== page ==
Minnesota Supreme Court Says Rape Is Not Rape If The Victim Gets Drunk Without Being Forced To Drink

The State Supreme Court just overturned a rape conviction

Minnesota Says Rape Is Not Rape If You Get Drunk Willingly Aaron of L.A. Photography / Shutterstock

24-year-old Francois Khalil has served the majority of his five-year sentence for raping an unnamed woman in 2017, but he may soon be free thanks to the Minnesota State Supreme Court. 

The court ordered a new trial for Khalil after unanimously ruling. According to the ruling, the prosecution in his case presented an account to the jury that was not strictly illegal under Minnesota law. 

The case against Khalil hinged upon the fact that his victim was mentally incapacitated, and therefore unable to provide consent. However, Minnesota law only applies the idea of mental incapacitation to an individual who’s forced to drink alcohol or consume illicit substances against their will. 


If they take part of their own accord, then a loophole is present to avoid incapacitation. 

What did the Minnesota Supreme Court rule in the rape case? 

The court decided that based on the circumstances, the jury was given the wrong instruction by the judge overseeing the case. 

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Justice Paul Thissen wrote in the decision that “we apply that meaning and not what we may wish the law was or what we think the law should be.” 

The court is relying on a textualist interpretation of the law, one which provides no room for error and that can be used to overturn a decision that should have been obvious otherwise. Textualism has long been a problem for legal scholars and politicians in the U.S. specifically, who argue over the status and intentions of the legal framework created by the founding fathers. 


Often split down party lines, more progressive actors are generally in favor of the “living document” status of the U.S. Constitution, whereas conservatives tend to argue the fact that it’s an unalterable legal document that must be read as-is. 

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Textualism is often used to scapegoat poor arguments for overturning or ignoring the consequences of a harmful situation. 

In 2016, a criminal appeals court in Oklahoma ruled to dismiss a case of oral rape based on the fact that the law didn’t specifically mention that someone couldn’t be forced into sexual intercourse while unconscious. 


The appeals court’s decision at the time read, “We will not, in order to justify prosecution of a person for an offense, enlarge a statute beyond the fair meaning of its language.”

In the case of Minnesota state law, though, there are already several individuals and organizations calling for the loophole to be closed and the legislature to change the wording.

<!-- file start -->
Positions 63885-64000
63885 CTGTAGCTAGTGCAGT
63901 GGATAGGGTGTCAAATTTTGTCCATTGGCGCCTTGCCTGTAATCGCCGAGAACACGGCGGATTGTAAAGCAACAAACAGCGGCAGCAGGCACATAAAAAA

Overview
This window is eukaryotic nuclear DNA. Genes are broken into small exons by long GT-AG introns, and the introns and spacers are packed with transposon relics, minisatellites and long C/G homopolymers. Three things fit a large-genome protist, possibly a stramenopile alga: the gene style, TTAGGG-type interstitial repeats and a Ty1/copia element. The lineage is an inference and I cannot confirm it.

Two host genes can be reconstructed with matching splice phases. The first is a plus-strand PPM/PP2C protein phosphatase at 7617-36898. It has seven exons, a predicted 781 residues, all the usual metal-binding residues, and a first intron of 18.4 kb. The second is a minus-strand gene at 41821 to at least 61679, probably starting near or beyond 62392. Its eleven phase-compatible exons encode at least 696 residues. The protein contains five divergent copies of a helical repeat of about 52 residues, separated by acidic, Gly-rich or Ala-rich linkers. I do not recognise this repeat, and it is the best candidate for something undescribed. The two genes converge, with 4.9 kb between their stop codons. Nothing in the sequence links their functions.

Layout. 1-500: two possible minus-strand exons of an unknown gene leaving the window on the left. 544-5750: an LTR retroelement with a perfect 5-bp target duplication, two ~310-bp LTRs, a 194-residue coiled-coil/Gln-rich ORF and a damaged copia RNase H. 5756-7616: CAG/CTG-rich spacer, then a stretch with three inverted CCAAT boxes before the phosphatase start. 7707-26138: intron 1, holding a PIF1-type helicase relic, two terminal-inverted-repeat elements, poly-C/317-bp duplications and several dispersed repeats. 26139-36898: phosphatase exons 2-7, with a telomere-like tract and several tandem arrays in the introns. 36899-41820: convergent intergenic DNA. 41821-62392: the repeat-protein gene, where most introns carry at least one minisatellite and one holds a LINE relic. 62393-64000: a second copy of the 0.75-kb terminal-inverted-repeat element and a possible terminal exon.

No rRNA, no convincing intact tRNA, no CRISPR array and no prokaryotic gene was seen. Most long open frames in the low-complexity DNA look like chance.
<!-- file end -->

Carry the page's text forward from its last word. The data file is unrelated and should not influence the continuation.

Oftentimes, the onus is placed on the individual to avoid blacking out and strive for a semblance of personal responsibility. This is victim blaming.

While blacking out from consuming drugs or alcohol is unhealthy for a variety of reasons, a blacked out or unconscious person is not willingly offering themselves up as a target for a variety of predatory behavior. 


Many people unintentionally black out, or are stuck in the midst of self-destructive cycles where substance abuse is involved, and find themselves succumbing to this particular side effect of unhealthy coping. But any defense of rape that involves the idea that they’re deliberately looking to be assaulted is ludicrous.

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If anyone’s mugshot should be at the bullseye of a personal responsibility conversation, it should be the rapists. 

Surely, if the argument is that an individual should be accountable for any self-destructive behavior at all times, then others should also be accountable for their aggressions and impulses that ultimately harm others.


Personal responsibility can’t possibly extend so far as to include the nefarious actions of other people. 

As a cis white man who believes that rapists are actually at fault in cases of rape, it’s astonishing to see just how many legal systems don’t necessarily agree, or that weasel away from meting out justice through any available technicality. 

In the Oklahoma case, there were laws on the books that would have served to convict the rapist if he’d forced vaginal or anal penetration. But since it was only oral rape, and the victim was unconscious, the law had no answer. 


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Kelly Moller, Democratic state lawmaker, has introduced a bill into the Minnesota legislature that would establish that anyone who’s intoxicated is incapable of consent. The bill is also designed to create a new crime, that of sexual extortion. 

Even though individual cases are being leveraged to close loopholes when they occur, there’s still a long way to go. The Washington Post points out that the majority of states have similar obstacles in place regarding the volunteer intoxication of victims. 

Until these loopholes are closed, the phenomenon of textual assault will present a formidable barrier to justice. 


Kevin Lankes, MFA, is an editor and author. His fiction and nonfiction have appeared in Here Comes Everyone, Pigeon Pages, Owl Hollow Press, The Huffington Post, The Riverdale Press, and more.